Joe Biden used his convention acceptance speech to promise he could “overcome this season of darkness in America.” Speaking to a conservative group today, President Trump unveiled what appears to be his thematic response: Darkness? What darkness?
“Where Joe Biden sees American darkness, I see American greatness,” he told a conservative group in Virginia, “They spent four straight days attacking America as racist and a horrible country that must be redeemed. Joe Biden grimly declared a season of American darkness, and yet look at what we’ve accomplished.”
As messaging choices go, this is an odd one. Since the coronavirus pandemic, Trump has leaned on three primary themes. First, Joe Biden is so senile he literally doesn’t know what he’s saying. Second, if Biden wins, he will abdicate power to an AOC–ruled hellscape in which taxes triple and anarchist goons burn down your cities and marry your daughters. Third, and most importantly, Trump is the best candidate to restore prosperity.
Trump has claimed that he personally created the greatest economy in the history of the world (he didn’t), the devastation caused by the pandemic was not his fault (it mostly was) and that, once it disappears, he will restore prosperity. As Mike Pence put it, “we’ll make American great again — again.”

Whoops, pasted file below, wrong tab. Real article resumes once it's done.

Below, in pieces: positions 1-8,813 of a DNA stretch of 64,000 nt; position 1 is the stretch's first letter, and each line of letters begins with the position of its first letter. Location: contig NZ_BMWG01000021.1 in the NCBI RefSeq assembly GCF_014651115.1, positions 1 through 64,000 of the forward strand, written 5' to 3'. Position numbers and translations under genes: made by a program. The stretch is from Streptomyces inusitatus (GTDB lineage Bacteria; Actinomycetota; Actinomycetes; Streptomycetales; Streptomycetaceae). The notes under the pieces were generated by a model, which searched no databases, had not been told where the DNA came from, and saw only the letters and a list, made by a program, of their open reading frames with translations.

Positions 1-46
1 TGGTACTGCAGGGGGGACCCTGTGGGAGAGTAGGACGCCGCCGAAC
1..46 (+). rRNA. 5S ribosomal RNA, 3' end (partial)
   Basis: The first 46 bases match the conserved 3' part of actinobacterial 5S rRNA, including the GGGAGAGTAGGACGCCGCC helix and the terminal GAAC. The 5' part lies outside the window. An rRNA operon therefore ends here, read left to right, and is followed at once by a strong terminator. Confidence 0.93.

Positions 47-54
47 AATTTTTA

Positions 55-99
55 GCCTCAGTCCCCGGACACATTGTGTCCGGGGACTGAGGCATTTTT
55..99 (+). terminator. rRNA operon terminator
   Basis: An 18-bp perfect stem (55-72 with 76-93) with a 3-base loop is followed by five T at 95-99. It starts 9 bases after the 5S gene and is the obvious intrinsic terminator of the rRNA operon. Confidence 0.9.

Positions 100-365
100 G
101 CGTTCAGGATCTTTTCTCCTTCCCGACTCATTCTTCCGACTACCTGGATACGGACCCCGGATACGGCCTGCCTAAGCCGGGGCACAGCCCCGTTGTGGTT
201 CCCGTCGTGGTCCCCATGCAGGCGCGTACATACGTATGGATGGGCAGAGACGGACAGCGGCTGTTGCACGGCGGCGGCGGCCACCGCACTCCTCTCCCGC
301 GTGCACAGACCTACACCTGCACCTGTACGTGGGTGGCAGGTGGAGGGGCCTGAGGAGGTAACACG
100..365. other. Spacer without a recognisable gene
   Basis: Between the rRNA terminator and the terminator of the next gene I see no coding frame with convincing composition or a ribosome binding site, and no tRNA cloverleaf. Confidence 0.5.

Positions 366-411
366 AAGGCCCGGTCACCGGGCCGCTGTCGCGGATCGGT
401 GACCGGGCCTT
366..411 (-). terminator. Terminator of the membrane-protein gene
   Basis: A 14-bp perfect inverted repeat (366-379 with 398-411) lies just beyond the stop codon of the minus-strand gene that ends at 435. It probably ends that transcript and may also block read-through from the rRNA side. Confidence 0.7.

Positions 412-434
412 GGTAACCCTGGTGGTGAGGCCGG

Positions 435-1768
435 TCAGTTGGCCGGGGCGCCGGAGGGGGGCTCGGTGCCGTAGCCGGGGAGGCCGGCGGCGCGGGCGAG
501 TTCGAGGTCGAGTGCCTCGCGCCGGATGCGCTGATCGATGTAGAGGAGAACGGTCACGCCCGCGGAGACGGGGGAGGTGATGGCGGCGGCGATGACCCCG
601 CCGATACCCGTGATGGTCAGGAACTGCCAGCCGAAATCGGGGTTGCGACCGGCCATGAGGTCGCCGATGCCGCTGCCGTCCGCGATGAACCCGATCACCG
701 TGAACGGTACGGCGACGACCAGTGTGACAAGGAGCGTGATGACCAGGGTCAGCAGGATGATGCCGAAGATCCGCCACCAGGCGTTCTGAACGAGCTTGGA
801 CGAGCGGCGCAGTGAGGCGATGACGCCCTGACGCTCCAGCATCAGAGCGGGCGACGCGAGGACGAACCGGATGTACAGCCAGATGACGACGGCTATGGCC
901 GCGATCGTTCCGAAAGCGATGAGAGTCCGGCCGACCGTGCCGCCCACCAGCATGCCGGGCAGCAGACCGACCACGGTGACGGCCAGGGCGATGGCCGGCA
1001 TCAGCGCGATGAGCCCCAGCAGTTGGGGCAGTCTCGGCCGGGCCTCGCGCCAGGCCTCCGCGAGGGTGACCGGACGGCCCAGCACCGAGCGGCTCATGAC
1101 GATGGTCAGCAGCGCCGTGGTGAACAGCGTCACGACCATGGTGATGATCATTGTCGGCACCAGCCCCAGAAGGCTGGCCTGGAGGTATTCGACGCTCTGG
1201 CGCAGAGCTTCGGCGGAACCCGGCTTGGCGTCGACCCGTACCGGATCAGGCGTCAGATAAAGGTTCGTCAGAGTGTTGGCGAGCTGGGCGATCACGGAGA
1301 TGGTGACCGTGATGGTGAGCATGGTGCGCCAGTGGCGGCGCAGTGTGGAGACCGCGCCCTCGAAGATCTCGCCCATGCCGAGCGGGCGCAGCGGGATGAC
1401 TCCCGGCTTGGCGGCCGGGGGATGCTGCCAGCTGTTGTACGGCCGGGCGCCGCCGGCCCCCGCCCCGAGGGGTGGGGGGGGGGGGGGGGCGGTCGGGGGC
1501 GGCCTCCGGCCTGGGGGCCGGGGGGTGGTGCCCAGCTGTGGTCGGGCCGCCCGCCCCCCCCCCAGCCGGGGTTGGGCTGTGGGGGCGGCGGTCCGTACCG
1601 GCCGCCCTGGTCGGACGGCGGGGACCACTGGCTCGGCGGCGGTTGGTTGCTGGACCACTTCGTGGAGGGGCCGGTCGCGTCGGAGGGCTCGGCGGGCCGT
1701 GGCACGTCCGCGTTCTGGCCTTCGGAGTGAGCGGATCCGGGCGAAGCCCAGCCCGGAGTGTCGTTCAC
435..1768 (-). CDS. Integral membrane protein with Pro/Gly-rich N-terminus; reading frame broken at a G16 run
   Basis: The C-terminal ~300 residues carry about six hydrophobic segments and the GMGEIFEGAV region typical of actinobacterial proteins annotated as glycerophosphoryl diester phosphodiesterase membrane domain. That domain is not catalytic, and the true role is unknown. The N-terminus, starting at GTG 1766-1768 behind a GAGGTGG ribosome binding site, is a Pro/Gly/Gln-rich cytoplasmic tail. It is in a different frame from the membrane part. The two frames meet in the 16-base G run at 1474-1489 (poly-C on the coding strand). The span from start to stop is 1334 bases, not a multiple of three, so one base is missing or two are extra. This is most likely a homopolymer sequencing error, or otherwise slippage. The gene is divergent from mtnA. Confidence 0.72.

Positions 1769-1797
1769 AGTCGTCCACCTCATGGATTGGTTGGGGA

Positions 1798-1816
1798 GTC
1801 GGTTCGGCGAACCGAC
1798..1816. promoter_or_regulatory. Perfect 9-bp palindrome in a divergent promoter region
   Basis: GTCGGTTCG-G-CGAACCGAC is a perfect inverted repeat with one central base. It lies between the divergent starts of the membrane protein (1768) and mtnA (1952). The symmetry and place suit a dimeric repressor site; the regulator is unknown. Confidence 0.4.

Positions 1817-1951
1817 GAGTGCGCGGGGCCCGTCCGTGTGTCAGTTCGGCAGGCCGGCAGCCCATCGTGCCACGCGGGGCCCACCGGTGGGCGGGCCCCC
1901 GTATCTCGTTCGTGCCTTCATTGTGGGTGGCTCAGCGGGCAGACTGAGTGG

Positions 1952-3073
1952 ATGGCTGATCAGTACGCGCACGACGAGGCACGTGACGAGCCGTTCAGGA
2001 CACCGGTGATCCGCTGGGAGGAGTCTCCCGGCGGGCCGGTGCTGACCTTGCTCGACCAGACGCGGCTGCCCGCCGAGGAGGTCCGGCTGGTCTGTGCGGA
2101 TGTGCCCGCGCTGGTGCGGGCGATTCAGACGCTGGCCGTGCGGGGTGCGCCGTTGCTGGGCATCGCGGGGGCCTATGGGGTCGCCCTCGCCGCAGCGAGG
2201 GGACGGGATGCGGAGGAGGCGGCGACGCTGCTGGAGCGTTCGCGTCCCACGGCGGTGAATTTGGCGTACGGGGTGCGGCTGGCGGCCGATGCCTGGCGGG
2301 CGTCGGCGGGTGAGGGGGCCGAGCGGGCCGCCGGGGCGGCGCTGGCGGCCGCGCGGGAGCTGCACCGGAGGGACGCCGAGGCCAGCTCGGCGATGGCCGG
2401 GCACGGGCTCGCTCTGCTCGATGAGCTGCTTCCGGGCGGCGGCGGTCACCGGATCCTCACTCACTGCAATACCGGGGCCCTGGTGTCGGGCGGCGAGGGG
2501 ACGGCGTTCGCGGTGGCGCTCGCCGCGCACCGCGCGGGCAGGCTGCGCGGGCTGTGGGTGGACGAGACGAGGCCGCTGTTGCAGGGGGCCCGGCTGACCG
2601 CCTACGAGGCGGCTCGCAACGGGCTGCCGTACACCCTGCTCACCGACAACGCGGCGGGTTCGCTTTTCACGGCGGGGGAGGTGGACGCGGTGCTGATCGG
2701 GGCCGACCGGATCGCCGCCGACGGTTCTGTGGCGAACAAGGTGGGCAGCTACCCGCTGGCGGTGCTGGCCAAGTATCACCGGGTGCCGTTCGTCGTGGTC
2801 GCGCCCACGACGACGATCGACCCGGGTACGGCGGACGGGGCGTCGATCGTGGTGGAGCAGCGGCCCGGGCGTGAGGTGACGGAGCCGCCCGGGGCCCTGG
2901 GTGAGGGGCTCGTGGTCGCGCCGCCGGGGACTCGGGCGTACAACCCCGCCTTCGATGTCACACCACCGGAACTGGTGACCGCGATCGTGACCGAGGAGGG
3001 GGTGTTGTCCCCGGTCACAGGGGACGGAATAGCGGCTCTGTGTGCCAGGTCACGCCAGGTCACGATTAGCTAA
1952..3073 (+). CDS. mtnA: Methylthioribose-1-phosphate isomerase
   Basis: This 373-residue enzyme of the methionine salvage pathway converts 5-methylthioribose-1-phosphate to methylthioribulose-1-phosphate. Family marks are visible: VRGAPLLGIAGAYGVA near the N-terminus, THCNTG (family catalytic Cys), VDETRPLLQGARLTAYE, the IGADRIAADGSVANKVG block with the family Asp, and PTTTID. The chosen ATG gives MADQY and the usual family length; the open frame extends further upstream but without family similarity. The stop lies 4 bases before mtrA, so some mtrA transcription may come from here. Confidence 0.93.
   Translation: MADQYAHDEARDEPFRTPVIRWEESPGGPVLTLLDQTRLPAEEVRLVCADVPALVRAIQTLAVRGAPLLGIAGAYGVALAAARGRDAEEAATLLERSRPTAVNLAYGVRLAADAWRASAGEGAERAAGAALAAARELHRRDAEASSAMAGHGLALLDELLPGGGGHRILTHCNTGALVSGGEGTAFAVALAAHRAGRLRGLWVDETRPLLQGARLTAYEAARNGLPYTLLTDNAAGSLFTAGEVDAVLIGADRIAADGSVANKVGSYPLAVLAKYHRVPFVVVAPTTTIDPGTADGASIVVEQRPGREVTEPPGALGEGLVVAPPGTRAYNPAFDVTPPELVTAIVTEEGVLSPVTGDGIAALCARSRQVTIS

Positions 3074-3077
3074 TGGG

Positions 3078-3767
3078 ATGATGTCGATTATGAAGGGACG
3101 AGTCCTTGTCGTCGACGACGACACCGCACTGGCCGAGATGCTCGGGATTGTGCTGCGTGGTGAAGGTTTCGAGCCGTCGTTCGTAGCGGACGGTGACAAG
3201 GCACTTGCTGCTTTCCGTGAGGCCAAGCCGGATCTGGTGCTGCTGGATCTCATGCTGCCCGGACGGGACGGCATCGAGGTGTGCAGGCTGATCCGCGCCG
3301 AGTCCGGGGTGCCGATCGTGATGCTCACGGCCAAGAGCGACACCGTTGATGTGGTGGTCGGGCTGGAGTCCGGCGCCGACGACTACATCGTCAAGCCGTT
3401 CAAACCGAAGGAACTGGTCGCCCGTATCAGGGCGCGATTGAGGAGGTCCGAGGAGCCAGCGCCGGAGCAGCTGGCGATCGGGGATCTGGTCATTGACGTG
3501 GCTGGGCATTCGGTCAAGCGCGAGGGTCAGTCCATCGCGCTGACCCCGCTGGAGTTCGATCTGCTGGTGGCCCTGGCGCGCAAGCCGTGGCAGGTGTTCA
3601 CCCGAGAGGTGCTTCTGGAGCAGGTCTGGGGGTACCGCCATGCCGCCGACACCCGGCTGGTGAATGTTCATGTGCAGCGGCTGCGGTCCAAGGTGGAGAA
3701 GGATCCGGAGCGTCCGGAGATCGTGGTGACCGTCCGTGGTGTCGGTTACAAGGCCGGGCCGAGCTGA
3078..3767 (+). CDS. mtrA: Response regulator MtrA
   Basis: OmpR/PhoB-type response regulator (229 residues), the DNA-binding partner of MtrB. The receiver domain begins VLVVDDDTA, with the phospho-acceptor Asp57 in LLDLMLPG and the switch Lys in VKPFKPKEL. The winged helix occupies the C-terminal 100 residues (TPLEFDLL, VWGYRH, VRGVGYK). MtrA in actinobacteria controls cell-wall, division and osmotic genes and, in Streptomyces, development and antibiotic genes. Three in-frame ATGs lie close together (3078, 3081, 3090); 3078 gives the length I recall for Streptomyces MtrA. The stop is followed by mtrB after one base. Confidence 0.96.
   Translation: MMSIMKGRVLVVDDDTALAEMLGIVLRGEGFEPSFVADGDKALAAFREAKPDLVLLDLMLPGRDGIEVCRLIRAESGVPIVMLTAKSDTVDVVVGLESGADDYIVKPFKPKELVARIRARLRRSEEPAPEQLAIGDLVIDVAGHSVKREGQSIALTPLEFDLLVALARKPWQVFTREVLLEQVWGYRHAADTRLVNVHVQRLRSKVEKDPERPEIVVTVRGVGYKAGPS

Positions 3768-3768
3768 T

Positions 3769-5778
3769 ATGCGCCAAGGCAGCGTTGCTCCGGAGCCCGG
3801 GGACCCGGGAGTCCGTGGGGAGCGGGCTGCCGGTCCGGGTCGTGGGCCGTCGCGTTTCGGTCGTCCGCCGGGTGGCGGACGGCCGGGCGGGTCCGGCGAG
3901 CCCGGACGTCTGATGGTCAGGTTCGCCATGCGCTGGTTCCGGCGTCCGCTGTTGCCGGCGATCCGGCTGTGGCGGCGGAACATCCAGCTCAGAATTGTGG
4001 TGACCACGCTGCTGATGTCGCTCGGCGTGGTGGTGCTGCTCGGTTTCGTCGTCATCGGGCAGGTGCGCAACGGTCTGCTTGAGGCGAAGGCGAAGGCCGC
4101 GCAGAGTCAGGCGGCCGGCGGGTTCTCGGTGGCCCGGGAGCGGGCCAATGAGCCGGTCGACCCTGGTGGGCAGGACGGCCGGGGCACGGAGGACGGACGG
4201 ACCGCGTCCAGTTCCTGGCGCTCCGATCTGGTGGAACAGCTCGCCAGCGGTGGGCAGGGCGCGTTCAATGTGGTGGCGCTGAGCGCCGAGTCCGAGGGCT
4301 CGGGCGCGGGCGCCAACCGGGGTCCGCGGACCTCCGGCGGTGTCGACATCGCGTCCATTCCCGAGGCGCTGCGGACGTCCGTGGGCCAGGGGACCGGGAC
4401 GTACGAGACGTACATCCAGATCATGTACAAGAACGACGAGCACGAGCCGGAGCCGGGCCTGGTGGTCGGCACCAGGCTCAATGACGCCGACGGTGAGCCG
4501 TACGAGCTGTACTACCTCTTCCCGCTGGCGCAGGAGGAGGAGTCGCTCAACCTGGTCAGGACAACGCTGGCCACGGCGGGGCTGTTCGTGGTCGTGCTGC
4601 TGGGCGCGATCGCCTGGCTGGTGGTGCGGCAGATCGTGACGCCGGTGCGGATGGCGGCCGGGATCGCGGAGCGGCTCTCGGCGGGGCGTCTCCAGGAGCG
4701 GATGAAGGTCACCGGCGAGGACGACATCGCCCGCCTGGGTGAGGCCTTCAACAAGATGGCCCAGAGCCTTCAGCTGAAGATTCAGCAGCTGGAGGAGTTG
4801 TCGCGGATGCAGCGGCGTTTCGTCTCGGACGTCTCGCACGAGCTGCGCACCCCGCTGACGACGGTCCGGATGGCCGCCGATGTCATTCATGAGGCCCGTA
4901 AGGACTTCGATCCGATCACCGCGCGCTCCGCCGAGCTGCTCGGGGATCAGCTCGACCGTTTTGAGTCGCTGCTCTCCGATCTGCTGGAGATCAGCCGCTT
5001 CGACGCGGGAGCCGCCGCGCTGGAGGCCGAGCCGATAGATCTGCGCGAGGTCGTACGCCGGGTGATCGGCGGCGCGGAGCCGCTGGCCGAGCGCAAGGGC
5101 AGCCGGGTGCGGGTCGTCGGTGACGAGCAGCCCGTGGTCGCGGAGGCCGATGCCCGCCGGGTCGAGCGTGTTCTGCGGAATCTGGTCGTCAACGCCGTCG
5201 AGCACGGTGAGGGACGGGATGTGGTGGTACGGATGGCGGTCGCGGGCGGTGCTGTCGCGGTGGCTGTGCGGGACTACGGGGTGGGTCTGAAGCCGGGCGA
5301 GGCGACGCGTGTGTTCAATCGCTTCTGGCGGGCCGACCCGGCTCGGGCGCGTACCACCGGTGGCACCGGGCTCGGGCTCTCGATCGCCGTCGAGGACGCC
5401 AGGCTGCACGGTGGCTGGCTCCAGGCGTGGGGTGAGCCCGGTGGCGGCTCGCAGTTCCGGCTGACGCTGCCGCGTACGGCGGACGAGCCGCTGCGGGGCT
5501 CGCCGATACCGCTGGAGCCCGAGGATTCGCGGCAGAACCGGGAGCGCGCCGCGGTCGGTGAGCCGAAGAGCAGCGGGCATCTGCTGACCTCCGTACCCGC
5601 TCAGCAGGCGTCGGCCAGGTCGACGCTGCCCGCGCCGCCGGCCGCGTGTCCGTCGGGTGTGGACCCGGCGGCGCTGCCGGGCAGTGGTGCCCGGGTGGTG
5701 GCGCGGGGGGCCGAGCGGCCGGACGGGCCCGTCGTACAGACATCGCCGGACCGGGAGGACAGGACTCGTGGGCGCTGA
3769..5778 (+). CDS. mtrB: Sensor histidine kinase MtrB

“Make American Great Again, Again” is not obviously not an ideal promise for an incumbent to have to make. But there’s a reason Trump was resorting to it: Everything is terrible now. And Trump’s fans don’t even actually believe things are going well. The most recent Gallup poll asking, “In general, are you satisfied or dissatisfied with the way things are going in the United States at this time?” found 13 percent of the public satisfied with current condition and 84 percent unsatisfied.
You know who else besides Joe Biden sees American darkness? Almost everybody. A president who grossly mishandled a catastrophe in the most high-profile fashion possible, denying its seriousness day after day on camera while refusing to accept responsibility, doesn’t have a lot of great options. But telling the country that things are actually going well might be one of his worst possible options.